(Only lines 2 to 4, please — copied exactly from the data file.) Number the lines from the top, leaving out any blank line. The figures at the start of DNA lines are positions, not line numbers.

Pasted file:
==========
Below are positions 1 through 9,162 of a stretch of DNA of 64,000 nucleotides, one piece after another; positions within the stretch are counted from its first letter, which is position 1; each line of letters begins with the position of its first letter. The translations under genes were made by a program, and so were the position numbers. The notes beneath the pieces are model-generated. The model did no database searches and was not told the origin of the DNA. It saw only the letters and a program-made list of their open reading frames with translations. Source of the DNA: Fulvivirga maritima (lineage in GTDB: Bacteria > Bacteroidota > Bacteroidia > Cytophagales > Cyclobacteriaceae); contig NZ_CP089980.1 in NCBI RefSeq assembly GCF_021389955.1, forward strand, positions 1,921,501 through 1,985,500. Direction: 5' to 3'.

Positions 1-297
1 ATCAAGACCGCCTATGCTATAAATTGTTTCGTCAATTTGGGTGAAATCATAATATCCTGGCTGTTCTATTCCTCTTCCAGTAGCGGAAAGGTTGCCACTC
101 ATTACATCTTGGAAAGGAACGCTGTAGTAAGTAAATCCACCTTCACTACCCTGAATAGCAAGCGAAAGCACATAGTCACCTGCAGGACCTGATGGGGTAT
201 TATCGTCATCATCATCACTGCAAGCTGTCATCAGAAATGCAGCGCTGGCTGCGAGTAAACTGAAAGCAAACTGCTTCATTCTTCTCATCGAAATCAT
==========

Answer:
Positions 1-297
1 ATCAAGACCGCCTATGCTATAAATTGTTTCGTCAATTTGGGTGAAATCATAATATCCTGGCTGTTCTATTCCTCTTCCAGTAGCGGAAAGGTTGCCACTC
101 ATTACATCTTGGAAAGGAACGCTGTAGTAAGTAAATCCACCTTCACTACCCTGAATAGCAAGCGAAAGCACATAGTCACCTGCAGGACCTGATGGGGTAT